Next up was our department conference. These last few weeks have involved industrial quantities of finger food 🙂 Our department conference is great because you get to meet people who you might never meet despite being in the next-door office, either because they aren’t often on campus, or they are in a different cohort so your paths haven’t crossed. And the breadth of research is fascinating, from the neuroscience of imagined movements to qualitative experiences of people suffering from leg ulcers to everything in between. I was looking forward to doing my talk, but when I lost my thread a bit halfway through I was suddenly overcome by nerves, which I wasn’t expecting at all (though apparently nobody noticed, this was what I was telling myself the whole way through…)
I think the moral of that story is to practise the talk a few more times, as I hadn’t had much of a chance to go through and memorise the whole thing. Also, I realised that although I’ve done a few talks before, I actually haven’t been able to use a Powerpoint (kind of the opposite of most academic speaking then!) and it’s a different skill to time your talk to go alongside the images. And the other thing I realised is that my other talks have been more interactive, particularly the Cafe Scientifique ones, and in a funny way those were easier than standing up and talking alone. Perhaps that’s a clue that I should try to make all my talks a bit more interactive? I do love a bit of audience participation! Anyway, definitely more practice needed, I think. The questions section was really fun though, lots of interesting questions and ideas from my colleagues.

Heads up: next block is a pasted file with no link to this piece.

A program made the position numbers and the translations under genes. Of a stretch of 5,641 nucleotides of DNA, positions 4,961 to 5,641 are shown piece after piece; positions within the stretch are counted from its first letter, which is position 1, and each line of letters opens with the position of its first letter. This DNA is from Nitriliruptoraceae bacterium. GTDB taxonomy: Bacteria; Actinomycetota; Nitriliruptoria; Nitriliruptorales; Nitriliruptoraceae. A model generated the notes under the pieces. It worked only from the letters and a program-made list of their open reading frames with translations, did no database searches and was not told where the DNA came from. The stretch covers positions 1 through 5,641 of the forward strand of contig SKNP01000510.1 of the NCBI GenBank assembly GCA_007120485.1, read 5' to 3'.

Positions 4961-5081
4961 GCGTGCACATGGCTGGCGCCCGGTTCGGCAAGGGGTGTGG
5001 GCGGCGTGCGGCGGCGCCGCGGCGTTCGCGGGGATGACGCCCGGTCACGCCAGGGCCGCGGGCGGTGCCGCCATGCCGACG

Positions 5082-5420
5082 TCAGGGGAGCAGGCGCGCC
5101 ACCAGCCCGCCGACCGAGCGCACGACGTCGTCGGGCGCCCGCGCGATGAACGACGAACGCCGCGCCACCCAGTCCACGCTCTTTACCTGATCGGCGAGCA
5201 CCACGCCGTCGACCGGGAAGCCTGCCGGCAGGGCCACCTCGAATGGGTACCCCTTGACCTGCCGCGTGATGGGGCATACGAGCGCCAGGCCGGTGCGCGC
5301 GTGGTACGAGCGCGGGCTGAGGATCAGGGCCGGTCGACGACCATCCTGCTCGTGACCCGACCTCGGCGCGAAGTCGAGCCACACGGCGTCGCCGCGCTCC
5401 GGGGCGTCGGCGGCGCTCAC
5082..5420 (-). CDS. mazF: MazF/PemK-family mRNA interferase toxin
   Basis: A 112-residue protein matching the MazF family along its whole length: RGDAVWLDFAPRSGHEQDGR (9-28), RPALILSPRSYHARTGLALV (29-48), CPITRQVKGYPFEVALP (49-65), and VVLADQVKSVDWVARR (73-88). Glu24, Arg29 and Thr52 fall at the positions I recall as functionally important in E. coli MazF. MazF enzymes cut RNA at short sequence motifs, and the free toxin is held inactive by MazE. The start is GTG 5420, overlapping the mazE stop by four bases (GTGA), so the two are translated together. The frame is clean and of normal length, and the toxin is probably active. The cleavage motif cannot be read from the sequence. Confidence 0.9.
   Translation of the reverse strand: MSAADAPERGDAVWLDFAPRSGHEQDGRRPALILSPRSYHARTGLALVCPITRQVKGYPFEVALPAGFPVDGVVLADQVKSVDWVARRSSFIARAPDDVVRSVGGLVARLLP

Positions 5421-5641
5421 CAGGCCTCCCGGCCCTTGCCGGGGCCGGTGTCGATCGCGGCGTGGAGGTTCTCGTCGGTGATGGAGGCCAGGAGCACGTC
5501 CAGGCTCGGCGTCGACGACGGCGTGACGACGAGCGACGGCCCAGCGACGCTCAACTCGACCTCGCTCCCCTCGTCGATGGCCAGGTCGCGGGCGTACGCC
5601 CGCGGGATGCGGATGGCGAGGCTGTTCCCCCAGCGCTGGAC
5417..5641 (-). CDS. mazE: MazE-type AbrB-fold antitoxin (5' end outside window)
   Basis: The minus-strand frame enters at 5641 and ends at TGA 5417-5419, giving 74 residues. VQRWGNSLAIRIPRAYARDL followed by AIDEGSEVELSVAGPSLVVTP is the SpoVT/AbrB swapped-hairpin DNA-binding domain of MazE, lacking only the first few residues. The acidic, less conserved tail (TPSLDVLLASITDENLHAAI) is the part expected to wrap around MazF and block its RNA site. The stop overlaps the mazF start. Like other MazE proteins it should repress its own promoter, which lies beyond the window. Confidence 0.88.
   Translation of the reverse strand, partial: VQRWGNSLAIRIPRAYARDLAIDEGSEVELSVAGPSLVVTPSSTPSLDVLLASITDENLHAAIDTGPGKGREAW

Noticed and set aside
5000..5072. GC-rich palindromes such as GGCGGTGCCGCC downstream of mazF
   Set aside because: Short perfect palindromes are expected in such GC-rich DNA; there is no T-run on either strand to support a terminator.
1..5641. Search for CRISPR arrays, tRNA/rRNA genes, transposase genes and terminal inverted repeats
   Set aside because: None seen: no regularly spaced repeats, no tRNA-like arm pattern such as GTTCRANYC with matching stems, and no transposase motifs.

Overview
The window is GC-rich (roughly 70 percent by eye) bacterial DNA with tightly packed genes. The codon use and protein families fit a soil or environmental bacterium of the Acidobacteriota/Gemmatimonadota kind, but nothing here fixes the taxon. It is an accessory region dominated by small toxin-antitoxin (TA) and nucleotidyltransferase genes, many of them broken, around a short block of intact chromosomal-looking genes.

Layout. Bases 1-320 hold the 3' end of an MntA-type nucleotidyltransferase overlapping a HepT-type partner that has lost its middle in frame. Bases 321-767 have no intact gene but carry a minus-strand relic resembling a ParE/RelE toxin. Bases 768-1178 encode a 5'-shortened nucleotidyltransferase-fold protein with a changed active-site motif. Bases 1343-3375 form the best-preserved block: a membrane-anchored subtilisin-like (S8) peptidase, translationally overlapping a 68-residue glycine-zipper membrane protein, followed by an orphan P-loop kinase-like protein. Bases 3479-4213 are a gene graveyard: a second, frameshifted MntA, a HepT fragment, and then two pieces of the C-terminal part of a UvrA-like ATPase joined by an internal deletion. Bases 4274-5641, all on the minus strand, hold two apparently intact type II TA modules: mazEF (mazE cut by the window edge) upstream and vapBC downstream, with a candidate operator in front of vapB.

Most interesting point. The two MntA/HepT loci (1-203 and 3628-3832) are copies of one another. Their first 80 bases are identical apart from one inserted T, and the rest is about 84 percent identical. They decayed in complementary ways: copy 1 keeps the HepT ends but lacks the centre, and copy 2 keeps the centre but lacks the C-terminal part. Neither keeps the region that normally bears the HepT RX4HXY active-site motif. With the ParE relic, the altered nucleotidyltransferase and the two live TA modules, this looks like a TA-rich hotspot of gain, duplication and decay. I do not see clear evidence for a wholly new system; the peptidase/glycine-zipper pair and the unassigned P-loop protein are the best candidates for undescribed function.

Then I had to knuckle down to producing a poster for the uni conference. I’ve covered posters a few times before in my blog, so I won’t bore you with details. But blimey, I felt like I’d never done one before! I had to use a portrait format, whereas my previous attempt was landscape, which involved a whole new thought process trying to work out how to make it easy to read and to look at using a different orientation. It took me aaaaaages! I did use a few ideas I gleaned from the uni training session, along with the Better Posters website, and the end result was pretty good, I think. Of course, there is always room for improvement, and a few people gave me useful feedback so I can improve on it for the next conference I’m doing. I decided to focus on just one tiny section of the qualitative part of my Running Commentary study, and I picked out a theme which has been covered in the previous literature and which really leapt out at me in lots of the groups I visited. After I’ve done the next poster I’ll go through this in a blog post, this one is already loads too long!